For a member of the “gaming press” I’m not particularly good at keeping up with all of the buzz that comes out of the Spiel in Essen. It’s one of the biggest gaming events of the year, but most of what gets released is totally outside of my knowledge. I’m not sure if Steam Park was some hotly anticipated game or a dark horse that no one knew about before. But I do think that it might turn some heads and become something that people talk about now that it’s out. It’s an unexpectedly fun game, one that leavens its family leanings with some good old fashioned silliness without sacrificing decision-making. As such it will satisfy a broad range of people. And at the risk of making it sound trite, it’s a pretty cute game too.
Certainly the theme of the game is one I haven’t seen before. Off the top of my head I can’t think of any other games about building theme parks, and I definitely can’t think of any where that theme park is being built for steam-powered robots. But that’s what we have here, a game where you build rides and stands to accommodate your robot patrons. Each round begins with dice-rolling to determine what actions you’ll take this turn. Players all roll their dice simultaneously, setting aside dice to save them and rerolling the others. There’s no limit to how many times you roll and you’re never required to set a die aside, but finishing first means you will get to go earlier in the round. There are four turn-order cards that players grab as they finish, Galaxy Trucker-style. Going first is a big deal, not only because it’s nice to get first crack at building the very limited rides, but because going earlier lets you clean up the dirt created by your park. Of course, going last means you produce some extra dirt, which won’t help business. Then it’s just a matter of resolving the actions you rolled in player older, which will allow you to build stuff, clean up the park, attract new visitors, and play bonus cards. Visitors mean money, and most money wins after six turns.
Steam Park pulls two really fun mechanical tricks. The first is the simultaneous dice-rolling. The ability to pick first and remove some dirt is huge, so it’s tempting to just chuck the dice once or twice and grab the turn order marker. The wrinkle here is that the dice all have one black face that’s almost totally useless. If you roll a bunch of those right away (a gift I have cultivated) you’ll want to reroll those dice post-haste. The other temptation is to roll until you get exactly what you want, or close enough anyway. That’s not a bad move all the time either, though I think it might be a sucker bet in the early game. Whichever way you go, it’s a really fun and frantic decision that always interests me. The whole rolling experience happens fast, faster than I am ever able to prepare for. There’s a tendency to make split-second decisions in the heat of the moment that you’ll then need to interpret when you’re resolving the actions. At least that’s a tendency of mine. Suffice to say that dice-rolling Nate and action-taking Nate are not always on the same page.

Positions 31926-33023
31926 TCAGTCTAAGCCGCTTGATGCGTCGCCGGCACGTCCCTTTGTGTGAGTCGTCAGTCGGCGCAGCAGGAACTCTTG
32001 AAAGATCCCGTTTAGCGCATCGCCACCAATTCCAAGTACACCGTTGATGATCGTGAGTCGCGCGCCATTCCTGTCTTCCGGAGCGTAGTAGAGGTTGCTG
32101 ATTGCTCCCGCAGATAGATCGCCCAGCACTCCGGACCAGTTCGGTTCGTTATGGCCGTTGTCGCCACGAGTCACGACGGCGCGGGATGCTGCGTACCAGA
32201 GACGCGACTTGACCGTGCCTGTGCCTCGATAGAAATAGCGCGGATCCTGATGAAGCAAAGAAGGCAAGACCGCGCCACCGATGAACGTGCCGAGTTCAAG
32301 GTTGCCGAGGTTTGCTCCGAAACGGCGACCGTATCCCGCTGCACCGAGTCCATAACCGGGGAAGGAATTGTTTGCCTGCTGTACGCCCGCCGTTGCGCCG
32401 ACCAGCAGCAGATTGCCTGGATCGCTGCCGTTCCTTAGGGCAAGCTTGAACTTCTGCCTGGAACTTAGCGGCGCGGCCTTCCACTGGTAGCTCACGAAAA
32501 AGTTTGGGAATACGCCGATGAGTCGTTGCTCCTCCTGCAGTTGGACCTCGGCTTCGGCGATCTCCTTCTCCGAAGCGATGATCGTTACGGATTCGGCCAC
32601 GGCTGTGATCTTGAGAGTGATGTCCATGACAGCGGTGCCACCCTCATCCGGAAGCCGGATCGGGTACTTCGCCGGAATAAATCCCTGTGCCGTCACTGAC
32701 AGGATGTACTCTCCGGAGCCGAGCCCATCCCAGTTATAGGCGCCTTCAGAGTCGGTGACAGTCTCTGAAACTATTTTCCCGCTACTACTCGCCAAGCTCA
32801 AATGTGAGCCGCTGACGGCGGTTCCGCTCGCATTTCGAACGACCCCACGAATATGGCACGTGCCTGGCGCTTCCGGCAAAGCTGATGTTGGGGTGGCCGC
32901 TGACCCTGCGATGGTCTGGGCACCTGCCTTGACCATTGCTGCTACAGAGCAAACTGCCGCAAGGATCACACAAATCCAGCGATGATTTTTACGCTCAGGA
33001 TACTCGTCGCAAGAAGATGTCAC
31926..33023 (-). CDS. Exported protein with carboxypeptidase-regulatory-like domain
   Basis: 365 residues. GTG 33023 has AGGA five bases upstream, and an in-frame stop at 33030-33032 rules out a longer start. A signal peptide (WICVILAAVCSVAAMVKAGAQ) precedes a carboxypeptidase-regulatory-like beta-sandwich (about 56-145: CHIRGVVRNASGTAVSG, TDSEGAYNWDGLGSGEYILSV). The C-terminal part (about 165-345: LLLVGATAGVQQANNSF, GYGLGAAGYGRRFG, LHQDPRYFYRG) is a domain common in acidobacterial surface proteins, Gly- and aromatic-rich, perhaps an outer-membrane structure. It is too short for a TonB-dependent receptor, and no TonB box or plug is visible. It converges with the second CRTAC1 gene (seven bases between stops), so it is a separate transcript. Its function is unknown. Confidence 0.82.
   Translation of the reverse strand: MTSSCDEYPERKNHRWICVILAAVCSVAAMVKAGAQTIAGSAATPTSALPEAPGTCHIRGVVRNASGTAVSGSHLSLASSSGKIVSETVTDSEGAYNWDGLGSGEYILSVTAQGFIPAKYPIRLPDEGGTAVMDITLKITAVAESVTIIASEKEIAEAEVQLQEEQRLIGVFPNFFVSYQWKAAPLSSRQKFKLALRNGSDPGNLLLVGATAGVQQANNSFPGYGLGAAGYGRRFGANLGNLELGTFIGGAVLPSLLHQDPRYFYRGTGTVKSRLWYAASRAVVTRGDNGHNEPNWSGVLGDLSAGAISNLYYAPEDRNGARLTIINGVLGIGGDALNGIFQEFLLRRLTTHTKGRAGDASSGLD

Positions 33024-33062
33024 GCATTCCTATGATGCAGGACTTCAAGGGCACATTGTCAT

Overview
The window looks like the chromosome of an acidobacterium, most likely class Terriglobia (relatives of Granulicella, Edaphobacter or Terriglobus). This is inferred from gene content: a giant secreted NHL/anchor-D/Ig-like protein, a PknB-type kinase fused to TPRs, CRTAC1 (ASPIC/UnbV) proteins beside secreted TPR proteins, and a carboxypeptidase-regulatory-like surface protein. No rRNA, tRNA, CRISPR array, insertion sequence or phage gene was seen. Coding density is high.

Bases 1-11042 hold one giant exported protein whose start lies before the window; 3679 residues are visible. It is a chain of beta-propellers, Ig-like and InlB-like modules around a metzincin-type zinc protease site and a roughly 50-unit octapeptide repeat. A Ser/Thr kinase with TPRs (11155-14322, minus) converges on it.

The other great mechanic at work here is how you attract visitors to your park, which is done with a particular die roll. There are six different colors of robots, and each will only ride something of its own color. One robo-meeple of each color is thrown into a bag at the beginning. When you roll the visitor result on the die you pick more robo-meeples from the supply, one of your choice for each result. Obviously you’ll want colors you can use in your park, but it’s not that simple. You then toss the chosen meeples into the bag and draw out the appropriate number. If they match something you have, great. If not they go back in the supply and you don’t get anything. At first I couldn’t quite place where I had seen this before, but I then realized that it actually reminded me of the terrific cube tower from Wallenstein. The best you can do is stack the odds in your favor. After that there are no guarantees. I’m sure some people will complain about the luck here, but I’m equally sure those people are whiners.
Of course there are placement limitations on your park, where rides of the same color must touch each other, but cannot touch anything else. The same goes for stands, which cannot bump against any other type but must be next to their own. You’ll need to expand your park to make room for everything. The stands each have their own little power, all of which are extremely useful. I seriously doubt you could win without them. Then there’s the ever-present specter of dirt, produced by some die rolls and by all of your visitors, in addition to going last. It piles up in a hurry, and though there are a couple of ways to get rid of it they all rely on rolling the right thing. Any dirt you have at the end will incur a hefty fine from the Robot EPA, and having enough will make you lose automatically. All of these different pieces click together in such a satisfying way. Steam Park is a great family game, one that takes a laid-back approach to the development genre and lasts exactly as long as it should.
A couple of items keep it from getting my absolute highest recommendation. One is that I wish there was a way to tussle with the other players a little more, since it’s hard to catch someone who has jumped way ahead. I also wish that Marie Cardouat’s terrific illustrations were used more extensively, especially on the rather unadorned cards. But those are really my only gripes, and neither one is a huge problem. Steam Park is an unexpected pleasure, one of those wonderful little games that is neither threatening nor bland, but is entirely fun. Even with some exciting mechanical flourishes, it has the good sense to not get complicated or fussy. It’s a light family game done right.
Nate Owens is a weekly columnist for Fortress: Ameritrash. He drinks too much coffee and likes the Star Wars prequels. You can read more of his mental illness at The Rumpus Room.